Ships are not what they used to be and utilise many cutting edge technologies in order to move more goods with fewer people using less fuel. Ships have carried gas as a cargo for half a century and the cryogenic technology is welll understood, yet how do we now apply that knowledge as we now use that same cargo as a propulsion and power generation fuel on board?
Once the Fuel is in the tanks it is relatively safe yet when we move it how do we do that safely. As a fuel we move it much more frequently so the safety and reliability of the systems are paramount. How do we handle a cryogenic ship fuel safely and reliably every time? What are the best ways to connect and disconnect systems? How do we make the most of the time a ship has in port and with these systems can we reduce it? These are some of the many questions to answer and technology is not always about exotic materials or super sophisticated control systems but the careful prescription of safe reliable systems that are economically viable.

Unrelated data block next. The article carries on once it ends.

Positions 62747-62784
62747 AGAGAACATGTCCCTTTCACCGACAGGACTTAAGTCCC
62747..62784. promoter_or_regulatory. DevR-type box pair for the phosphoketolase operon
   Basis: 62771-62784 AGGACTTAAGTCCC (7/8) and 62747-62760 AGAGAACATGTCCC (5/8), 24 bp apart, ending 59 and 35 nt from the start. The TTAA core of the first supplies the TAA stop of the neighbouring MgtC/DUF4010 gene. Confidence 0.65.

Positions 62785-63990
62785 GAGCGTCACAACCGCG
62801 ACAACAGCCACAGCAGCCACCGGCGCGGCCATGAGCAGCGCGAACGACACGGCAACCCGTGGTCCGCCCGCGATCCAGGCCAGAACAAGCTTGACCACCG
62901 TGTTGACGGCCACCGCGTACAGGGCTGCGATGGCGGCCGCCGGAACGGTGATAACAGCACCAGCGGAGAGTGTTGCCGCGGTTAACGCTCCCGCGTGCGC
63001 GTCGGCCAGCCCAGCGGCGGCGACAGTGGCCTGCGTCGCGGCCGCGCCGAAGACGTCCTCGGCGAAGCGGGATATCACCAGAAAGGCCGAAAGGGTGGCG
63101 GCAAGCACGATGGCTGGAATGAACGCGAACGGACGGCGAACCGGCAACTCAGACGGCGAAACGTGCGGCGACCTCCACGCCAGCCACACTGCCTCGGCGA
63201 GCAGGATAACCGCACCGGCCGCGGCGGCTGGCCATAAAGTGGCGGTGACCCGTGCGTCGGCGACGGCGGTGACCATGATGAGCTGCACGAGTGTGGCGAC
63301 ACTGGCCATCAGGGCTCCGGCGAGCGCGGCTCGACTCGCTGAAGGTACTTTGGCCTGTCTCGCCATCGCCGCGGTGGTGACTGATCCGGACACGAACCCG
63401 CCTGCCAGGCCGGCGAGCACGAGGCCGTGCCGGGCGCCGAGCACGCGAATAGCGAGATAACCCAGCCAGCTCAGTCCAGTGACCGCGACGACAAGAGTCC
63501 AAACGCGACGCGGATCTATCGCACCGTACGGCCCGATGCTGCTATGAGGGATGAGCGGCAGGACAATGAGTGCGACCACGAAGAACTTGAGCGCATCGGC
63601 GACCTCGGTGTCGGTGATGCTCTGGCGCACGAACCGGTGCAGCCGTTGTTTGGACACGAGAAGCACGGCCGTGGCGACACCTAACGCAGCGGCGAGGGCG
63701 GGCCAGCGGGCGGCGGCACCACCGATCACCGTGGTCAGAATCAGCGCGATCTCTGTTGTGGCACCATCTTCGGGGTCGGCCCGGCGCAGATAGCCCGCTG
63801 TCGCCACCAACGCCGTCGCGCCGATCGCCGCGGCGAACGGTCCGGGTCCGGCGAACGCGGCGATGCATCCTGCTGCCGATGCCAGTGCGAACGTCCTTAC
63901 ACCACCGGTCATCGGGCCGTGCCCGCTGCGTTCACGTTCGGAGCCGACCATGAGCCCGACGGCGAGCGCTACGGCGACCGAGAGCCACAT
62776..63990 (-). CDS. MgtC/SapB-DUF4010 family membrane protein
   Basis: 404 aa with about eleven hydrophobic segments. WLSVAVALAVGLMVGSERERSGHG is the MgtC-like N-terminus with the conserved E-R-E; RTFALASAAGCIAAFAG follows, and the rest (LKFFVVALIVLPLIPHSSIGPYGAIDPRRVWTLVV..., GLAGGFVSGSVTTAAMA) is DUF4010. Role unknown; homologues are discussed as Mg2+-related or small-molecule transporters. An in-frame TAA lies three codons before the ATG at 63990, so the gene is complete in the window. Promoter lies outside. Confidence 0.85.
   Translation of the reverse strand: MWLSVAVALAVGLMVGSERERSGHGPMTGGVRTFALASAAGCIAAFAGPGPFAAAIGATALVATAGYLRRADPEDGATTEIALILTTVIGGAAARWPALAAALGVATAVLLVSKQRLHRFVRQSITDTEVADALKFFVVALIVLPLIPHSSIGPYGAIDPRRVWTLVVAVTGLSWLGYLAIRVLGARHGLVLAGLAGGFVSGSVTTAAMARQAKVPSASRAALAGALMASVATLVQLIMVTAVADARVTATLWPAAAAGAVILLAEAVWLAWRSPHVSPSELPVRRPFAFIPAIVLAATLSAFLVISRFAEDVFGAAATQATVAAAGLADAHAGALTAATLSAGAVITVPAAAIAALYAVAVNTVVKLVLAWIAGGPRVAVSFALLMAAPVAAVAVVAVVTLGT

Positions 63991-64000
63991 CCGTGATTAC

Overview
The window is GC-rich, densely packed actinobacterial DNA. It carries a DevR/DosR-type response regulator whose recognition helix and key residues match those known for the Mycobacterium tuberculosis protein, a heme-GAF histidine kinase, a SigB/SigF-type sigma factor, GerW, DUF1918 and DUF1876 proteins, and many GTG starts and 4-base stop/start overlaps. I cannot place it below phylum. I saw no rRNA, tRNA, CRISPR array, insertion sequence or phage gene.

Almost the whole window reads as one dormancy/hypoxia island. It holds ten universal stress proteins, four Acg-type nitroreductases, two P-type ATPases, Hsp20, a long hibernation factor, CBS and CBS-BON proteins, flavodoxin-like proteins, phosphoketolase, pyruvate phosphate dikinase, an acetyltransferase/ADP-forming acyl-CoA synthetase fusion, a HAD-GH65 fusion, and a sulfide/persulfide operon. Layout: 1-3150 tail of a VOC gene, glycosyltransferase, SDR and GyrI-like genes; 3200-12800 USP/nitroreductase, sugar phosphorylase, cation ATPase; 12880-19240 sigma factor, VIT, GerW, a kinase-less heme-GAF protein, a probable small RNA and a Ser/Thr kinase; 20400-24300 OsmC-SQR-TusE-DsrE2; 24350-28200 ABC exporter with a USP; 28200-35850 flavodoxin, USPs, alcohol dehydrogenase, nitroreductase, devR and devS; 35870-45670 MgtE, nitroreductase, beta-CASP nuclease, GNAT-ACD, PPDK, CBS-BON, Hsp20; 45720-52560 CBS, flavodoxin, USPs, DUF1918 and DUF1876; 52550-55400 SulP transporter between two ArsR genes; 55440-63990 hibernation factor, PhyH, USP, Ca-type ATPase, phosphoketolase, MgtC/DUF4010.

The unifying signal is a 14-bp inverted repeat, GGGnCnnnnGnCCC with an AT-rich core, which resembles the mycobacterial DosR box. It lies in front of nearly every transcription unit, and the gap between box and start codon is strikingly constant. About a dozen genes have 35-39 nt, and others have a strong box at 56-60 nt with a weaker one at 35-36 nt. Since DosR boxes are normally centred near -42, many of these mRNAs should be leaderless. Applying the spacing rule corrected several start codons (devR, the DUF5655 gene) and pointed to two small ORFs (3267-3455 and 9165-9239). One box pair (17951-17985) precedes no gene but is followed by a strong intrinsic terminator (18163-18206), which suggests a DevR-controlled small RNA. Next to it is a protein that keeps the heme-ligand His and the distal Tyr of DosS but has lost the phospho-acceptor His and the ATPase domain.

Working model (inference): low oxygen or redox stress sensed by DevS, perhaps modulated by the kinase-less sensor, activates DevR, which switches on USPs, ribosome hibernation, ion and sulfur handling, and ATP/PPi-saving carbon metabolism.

Other industries liquefy, transport and then supply gas in many forms, but when that gas is a fuel on board a ship things are different. What can be learned from other industries in this respect and what is next for ship propulsion?
Ships have to be autonomous by thier very nature, they have to be super reliable not only in terms of safety and availability but to allow the owner to focus on the business of transportation rather than the technology on board the asset.
At SGMF we are proud of the technology found on board ships but maritime should not be so constrained as to not embrace applicable technology from other industries to help make gas as a ship fuel the best solution yet.